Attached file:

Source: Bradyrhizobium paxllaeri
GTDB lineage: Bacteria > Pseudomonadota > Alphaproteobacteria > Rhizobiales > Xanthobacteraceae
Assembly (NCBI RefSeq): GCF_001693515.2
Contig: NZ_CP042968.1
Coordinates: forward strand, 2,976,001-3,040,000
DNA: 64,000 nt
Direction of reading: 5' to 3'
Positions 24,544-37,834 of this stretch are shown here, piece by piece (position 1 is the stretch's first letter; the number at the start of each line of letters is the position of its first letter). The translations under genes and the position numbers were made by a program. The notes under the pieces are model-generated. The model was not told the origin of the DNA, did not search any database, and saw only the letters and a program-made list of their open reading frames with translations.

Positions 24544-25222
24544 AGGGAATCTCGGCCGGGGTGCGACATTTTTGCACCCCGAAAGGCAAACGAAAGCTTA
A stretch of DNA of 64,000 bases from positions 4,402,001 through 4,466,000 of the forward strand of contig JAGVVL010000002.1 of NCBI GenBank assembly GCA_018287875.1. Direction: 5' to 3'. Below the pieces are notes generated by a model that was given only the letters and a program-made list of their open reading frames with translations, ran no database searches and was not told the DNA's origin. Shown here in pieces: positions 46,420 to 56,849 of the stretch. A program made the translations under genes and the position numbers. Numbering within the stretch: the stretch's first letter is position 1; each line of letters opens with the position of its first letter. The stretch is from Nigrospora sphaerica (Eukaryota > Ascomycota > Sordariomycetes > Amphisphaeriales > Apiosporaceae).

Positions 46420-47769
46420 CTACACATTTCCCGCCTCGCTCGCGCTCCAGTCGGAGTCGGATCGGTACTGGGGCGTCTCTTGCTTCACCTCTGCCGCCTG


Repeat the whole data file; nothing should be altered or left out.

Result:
Source: Bradyrhizobium paxllaeri
GTDB lineage: Bacteria > Pseudomonadota > Alphaproteobacteria > Rhizobiales > Xanthobacteraceae
Assembly (NCBI RefSeq): GCF_001693515.2
Contig: NZ_CP042968.1
Coordinates: forward strand, 2,976,001-3,040,000
DNA: 64,000 nt
Direction of reading: 5' to 3'
Positions 24,544-37,834 of this stretch are shown here, piece by piece (position 1 is the stretch's first letter; the number at the start of each line of letters is the position of its first letter). The translations under genes and the position numbers were made by a program. The notes under the pieces are model-generated. The model was not told the origin of the DNA, did not search any database, and saw only the letters and a program-made list of their open reading frames with translations.

Positions 24544-25222
24544 AGGGAATCTCGGCCGGGGTGCGACATTTTTGCACCCCGAAAGGCAAACGAAAGCTTA
A stretch of DNA of 64,000 bases from positions 4,402,001 through 4,466,000 of the forward strand of contig JAGVVL010000002.1 of NCBI GenBank assembly GCA_018287875.1. Direction: 5' to 3'. Below the pieces are notes generated by a model that was given only the letters and a program-made list of their open reading frames with translations, ran no database searches and was not told the DNA's origin. Shown here in pieces: positions 46,420 to 56,849 of the stretch. A program made the translations under genes and the position numbers. Numbering within the stretch: the stretch's first letter is position 1; each line of letters opens with the position of its first letter. The stretch is from Nigrospora sphaerica (Eukaryota > Ascomycota > Sordariomycetes > Amphisphaeriales > Apiosporaceae).

Positions 46420-47769
46420 CTACACATTTCCCGCCTCGCTCGCGCTCCAGTCGGAGTCGGATCGGTACTGGGGCGTCTCTTGCTTCACCTCTGCCGCCTG